Symmetry Inference in the Physical Sciences



King, Kenneth

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Symmetry inferences in the physical sciences have material warrants; these warrants can be accounted for in terms of scientific practice and conceptual adaptation. This study is a historical epistemology that provides such an account. It covers the emergence and development of symmetry warrants in the crystallographic research programs of the nineteenth century; it also provides evidence and reasoning undermining alternative accounts that characterize symmetry in mathematical rather than material terms. The study suggests that symmetry concepts adapted in order to reduce the number of arbitrary assumptions and parameters otherwise required by crystallographic research programs to account for an expanding range of physical properties that were being measured with ever-greater precision. The use of symmetry reasoning in these programs lessened the dependence of scientific practice on theory and, by doing so, restrained speculative theorizing, established common ground for practitioners with diverse ontological assumptions, and facilitated experimental progress even where theoretical understanding was weak. Further historical research on the development of symmetry reasoning in crystallography and its spread from that field to others will reveal whether there are also material warrants for the continued evolution and transfer of symmetry reasoning. The stakes are high because the use of symmetry inference is pervasive, a priori reasoning about physical symmetries is common but unwarranted, and errors can be costly.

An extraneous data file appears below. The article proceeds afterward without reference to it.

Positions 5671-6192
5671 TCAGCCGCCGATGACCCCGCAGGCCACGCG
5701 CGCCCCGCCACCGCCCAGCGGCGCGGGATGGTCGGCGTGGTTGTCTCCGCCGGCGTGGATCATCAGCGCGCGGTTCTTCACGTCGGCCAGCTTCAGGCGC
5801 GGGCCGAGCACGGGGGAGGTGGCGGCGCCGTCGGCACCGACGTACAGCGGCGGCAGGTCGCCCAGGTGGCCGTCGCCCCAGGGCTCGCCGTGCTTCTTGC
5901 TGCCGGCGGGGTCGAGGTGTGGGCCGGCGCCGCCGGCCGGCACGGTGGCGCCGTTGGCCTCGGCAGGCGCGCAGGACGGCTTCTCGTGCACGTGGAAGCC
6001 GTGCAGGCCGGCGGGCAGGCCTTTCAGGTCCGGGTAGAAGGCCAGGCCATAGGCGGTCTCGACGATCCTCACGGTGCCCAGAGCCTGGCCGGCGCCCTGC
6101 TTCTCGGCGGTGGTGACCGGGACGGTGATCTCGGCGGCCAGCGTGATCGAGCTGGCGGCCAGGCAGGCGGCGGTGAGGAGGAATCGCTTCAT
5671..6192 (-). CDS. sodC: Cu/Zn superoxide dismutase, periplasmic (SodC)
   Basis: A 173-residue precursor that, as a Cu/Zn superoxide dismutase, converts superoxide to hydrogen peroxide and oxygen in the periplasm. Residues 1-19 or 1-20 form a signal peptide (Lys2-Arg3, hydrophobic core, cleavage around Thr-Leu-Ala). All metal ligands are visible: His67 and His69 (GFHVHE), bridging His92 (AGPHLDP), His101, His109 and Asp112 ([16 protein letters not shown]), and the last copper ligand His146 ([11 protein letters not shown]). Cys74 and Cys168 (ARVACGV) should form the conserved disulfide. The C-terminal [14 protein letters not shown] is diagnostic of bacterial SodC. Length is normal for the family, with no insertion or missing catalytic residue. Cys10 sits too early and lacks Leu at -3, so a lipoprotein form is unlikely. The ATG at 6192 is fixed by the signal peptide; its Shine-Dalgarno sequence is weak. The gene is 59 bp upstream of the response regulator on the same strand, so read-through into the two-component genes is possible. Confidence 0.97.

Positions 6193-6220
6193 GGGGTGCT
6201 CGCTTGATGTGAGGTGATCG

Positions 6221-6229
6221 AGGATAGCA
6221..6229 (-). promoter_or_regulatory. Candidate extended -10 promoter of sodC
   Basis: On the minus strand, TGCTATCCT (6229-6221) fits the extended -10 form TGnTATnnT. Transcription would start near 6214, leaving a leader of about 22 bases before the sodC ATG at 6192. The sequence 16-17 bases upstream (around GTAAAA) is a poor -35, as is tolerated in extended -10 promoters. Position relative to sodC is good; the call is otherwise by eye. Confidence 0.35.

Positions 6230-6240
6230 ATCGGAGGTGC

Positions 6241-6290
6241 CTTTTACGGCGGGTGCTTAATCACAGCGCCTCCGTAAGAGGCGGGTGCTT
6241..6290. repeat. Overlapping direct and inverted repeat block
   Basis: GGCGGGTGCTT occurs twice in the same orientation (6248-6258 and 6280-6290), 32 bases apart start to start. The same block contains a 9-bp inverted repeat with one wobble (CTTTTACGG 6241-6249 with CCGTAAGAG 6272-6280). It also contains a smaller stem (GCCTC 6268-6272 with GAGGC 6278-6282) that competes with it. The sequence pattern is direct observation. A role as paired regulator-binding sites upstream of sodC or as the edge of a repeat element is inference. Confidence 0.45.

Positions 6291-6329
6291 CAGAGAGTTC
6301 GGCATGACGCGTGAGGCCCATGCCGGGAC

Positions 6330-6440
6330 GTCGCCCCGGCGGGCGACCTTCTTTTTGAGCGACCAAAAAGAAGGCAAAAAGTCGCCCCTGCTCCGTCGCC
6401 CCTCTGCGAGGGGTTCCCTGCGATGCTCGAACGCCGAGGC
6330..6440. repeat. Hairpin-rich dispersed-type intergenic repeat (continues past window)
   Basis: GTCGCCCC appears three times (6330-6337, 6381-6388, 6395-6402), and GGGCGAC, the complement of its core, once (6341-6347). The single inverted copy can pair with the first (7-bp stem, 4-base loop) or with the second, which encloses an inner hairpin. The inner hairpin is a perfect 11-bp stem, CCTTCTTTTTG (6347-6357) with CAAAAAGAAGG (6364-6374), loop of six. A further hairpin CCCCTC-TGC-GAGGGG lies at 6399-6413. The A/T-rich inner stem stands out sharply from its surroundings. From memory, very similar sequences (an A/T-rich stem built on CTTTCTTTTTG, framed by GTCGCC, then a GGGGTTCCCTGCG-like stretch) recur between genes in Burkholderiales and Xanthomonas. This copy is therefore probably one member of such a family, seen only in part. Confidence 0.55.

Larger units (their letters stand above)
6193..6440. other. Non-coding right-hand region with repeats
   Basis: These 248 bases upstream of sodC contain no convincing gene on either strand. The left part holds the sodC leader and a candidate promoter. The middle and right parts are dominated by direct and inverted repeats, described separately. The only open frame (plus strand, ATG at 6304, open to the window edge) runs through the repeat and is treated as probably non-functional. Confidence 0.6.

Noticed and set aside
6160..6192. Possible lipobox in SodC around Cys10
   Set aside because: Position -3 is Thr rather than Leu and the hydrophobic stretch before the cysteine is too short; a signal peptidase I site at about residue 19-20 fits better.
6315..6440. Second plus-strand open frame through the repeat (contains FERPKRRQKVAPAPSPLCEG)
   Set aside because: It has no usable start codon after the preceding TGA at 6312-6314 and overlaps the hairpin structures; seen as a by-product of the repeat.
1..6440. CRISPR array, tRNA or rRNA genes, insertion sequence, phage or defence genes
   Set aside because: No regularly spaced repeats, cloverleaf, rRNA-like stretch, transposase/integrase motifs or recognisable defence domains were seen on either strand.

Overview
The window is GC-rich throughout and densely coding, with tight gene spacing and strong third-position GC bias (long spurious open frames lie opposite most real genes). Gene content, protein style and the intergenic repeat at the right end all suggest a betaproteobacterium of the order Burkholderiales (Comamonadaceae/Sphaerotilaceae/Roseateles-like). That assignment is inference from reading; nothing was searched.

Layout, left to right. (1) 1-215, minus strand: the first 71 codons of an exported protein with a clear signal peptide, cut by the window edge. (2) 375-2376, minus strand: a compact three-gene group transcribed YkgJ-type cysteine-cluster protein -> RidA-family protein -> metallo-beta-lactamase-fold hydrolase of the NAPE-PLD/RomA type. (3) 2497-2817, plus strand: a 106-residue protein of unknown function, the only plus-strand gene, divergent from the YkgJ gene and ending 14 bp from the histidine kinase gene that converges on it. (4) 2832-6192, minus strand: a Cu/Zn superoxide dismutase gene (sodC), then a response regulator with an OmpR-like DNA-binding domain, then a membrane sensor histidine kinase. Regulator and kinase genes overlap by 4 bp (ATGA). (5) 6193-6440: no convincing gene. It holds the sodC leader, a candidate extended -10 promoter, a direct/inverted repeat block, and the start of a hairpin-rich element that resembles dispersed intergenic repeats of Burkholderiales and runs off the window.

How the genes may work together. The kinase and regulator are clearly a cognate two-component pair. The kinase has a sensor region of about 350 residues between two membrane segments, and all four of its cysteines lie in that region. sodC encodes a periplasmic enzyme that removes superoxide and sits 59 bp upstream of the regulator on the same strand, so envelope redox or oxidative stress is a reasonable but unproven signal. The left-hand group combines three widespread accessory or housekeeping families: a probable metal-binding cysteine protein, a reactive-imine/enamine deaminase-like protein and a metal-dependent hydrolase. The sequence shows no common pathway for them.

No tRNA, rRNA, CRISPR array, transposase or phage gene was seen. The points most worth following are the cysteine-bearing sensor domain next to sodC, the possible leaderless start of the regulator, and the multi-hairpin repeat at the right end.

Symmetry inference, Material logic, Material warrants, Conceptual adaptation, Historical epistemiology, Crystallography